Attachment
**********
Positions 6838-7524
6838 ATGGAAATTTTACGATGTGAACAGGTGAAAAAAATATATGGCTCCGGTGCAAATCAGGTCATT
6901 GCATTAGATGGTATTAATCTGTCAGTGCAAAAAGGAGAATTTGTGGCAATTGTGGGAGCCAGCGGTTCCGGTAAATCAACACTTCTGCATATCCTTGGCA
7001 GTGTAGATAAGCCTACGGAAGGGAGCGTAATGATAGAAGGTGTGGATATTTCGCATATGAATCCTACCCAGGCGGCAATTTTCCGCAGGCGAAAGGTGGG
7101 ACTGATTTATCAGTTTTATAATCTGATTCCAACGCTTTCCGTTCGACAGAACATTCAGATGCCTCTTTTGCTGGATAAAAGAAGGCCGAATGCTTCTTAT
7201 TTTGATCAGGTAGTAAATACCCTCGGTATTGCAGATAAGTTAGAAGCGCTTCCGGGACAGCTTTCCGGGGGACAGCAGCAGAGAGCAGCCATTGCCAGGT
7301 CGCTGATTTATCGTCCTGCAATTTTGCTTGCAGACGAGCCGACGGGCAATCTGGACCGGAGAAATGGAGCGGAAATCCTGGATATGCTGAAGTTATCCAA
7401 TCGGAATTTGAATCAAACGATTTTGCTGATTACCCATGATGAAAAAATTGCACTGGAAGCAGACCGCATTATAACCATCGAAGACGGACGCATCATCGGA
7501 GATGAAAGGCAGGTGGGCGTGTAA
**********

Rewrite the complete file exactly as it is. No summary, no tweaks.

Positions 6838-7524
6838 ATGGAAATTTTACGATGTGAACAGGTGAAAAAAATATATGGCTCCGGTGCAAATCAGGTCATT
6901 GCATTAGATGGTATTAATCTGTCAGTGCAAAAAGGAGAATTTGTGGCAATTGTGGGAGCCAGCGGTTCCGGTAAATCAACACTTCTGCATATCCTTGGCA
7001 GTGTAGATAAGCCTACGGAAGGGAGCGTAATGATAGAAGGTGTGGATATTTCGCATATGAATCCTACCCAGGCGGCAATTTTCCGCAGGCGAAAGGTGGG
7101 ACTGATTTATCAGTTTTATAATCTGATTCCAACGCTTTCCGTTCGACAGAACATTCAGATGCCTCTTTTGCTGGATAAAAGAAGGCCGAATGCTTCTTAT
7201 TTTGATCAGGTAGTAAATACCCTCGGTATTGCAGATAAGTTAGAAGCGCTTCCGGGACAGCTTTCCGGGGGACAGCAGCAGAGAGCAGCCATTGCCAGGT
7301 CGCTGATTTATCGTCCTGCAATTTTGCTTGCAGACGAGCCGACGGGCAATCTGGACCGGAGAAATGGAGCGGAAATCCTGGATATGCTGAAGTTATCCAA
7401 TCGGAATTTGAATCAAACGATTTTGCTGATTACCCATGATGAAAAAATTGCACTGGAAGCAGACCGCATTATAACCATCGAAGACGGACGCATCATCGGA
7501 GATGAAAGGCAGGTGGGCGTGTAA